Iron ore explorers have had some big successes in proving up deposits over the years – usually catching the eyes of nearby operations for major paydays.

BHP (ASX:BHP), Hancock Prospecting, Fortescue Metals (ASX:FMG) and Chinese investors have all snapped up iron ore discoveries across WA over the years and there’s nothing to signal that changing lately.

For instance, Red Hill Minerals (ASX:RHI) sold its 40% interest in the Red Hill Iron Ore JV to emerging major MinRes (ASX:MIN) for $200m, a figure which recently doubled to $400m after the latter shipped first ore out of Ashburton last month.

Another example is Mark Creasy-backed CZR Resources’ (ASX:CZR) proposed sale of the 33Mt Robe Mesa iron ore deposit to a Chinese investor for $102m cash – a ~60% premium to the market cap.

The sale has been approved by shareholders, although it’s yet to clear FIRB and Chinese outbound investment approvals.

However, the $20m sale to a linked entity of Strike Resources (ASX:SRK) at the nearby Paulsens East project, which was meant to share port infrastructure in Ashburton with CZR, suggests it’s still on the cards.

If it goes through, the cash sale is around 60% higher than CZR’s current market cap and probably puts dividends on the table.

As is often the trend, Equinox Resources (ASX:EQN) could very likely follow in the footsteps of these juniors with its Hamersley DSO iron ore project.


DSO and quick production pathways

DSO (direct shipping ore) projects offer a clear value proposition for those engaged with small to mid-caps.

The straightforward cost analysis of DSO iron ore is attractive as its simplicity translates to a shorter time between the mine and steel mills across the world, appealing to producers and end-users alike.

That’s ‘cos the deposits require nothing other than the basic mechanical processes of crushing and screening ore to prepare it for export – no complicated and higher-cost beneficiation or treatment necessary.


Hamersley to crush it for Equinox

Coming earlier this month at an upgraded 108.5Mt @ 58% Fe, the Hamersley hematite DSO iron ore project is comparable in grade to other Pilbara products such as the Robe River fines, FMG Blend fines and Super Specials fines which are widely traded under the Platts 58% Fines Index.

The size of it makes it one of Australia’s largest undeveloped hematite resources owned by an ASX junior and the deposit sits just ~30km south of FMG’s Solomon Mining Hub, which produces ~65-70mtpa @ 56.9% Fe.

It also sits on a mining lease with a native title agreement in place and “could be rapidly developed against the backdrop of a high iron ore price environment”, EQN says.

Hamersley’s DSO ore starts just 20m below surface and has been delineated over a 2.5km x 1.5km area with open-pit mining prospectivity to the south to boot.

Metallurgical test work also shows that, through post-screening and scrubbing, the iron grades overall can increase to ~60-62% Fe, which would attract a price premium, supported by recent standout drill hole PLRC0167, which ended in mineralisation of 61.6% Fe.

Although impressed with the latest results, EQN isn’t quite satisfied just yet and is looking at a phased approach to improve the confidence and expand the current resource base, with infill drilling and a 27-hole RC drill campaign to explore southward on the cards.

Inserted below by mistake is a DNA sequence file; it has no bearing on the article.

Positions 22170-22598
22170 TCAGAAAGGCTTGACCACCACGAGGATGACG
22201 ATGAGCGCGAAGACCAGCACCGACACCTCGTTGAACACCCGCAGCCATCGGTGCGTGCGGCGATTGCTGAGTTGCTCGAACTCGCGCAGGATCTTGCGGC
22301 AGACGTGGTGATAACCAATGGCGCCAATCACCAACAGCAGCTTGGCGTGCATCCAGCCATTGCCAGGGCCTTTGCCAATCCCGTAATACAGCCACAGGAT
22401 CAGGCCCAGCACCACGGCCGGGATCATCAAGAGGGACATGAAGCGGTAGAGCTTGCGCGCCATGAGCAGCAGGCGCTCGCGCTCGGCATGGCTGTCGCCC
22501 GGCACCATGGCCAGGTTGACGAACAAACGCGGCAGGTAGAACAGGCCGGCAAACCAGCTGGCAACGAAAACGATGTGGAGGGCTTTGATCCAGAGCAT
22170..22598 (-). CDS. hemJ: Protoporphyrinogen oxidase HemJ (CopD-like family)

“Our Phase 1 drilling program for the second half of CY2024 is set to unlock this higher-grade region, further enhancing the resource volume and grade,” EQN MD Zac Komur says.

“These efforts will pave the way for a comprehensive scoping study.”


Phase 1 drilling locations. Source: EQN


Guinea’s iron ore for Guineas

Could history repeat itself in Africa’s potential Pilbara 2.0?

David Flanagan – who is no stranger to iron ore after leading the charge for Atlas Iron in the 2000s – has returned to the bulk commodity with Arrow Minerals (ASX:AMD), looking to prove up the Simandou North project in Guinea.

Flanagan feels there’s another Pilbara in West Africa – specifically with nearology to the multi-billion dollar, 4.6Bt @ >65% Fe Simandou project being developed by Rio Tinto (ASX:RIO) and a host of Chinese JV partners.

An eye-whopping $US27bn in infrastructure is being constructed, including a dual-track railway line connecting pit to port. Over its mine life, Simandou, even at conservative prices, could be worth trillions.

For AMD, it’s all about the surroundings that have been vastly underexplored due to price volatility and historical political instability, kicking off drilling in the hopes of adding Simandou North as an early actor into what could become a significant iron ore district.

5069m has been completed across a 15km campaign that is on track to be completed next month.

About 40km strike of the highly prospective Simandou banded iron formation, has been mapped on the Arrow tenure and six rigs are on site testing DSO targets.


Arrow Minerals’ Simandou North tenement area. Source: AMD


Jumping east across to Madagascar and ASX junior AKORA Resources (ASX:AKO) has its own DSO iron ore deposit to contend with over in Madagascar, where it’s just increased the Bekisopa project’s MRE by 42% to 7.9Mt @ 58.8% Fe.

The results will be incorporated into planned updated scoping and preliminary feasibility studies along the identified 7km-long strike length.

“The increase in shallow DSO tonnage from Bekisopa is expected to increase the Stage 1 mine life of our planned at-surface DSO mine and further improve project economics,” AKO MD Paul Bibby says.



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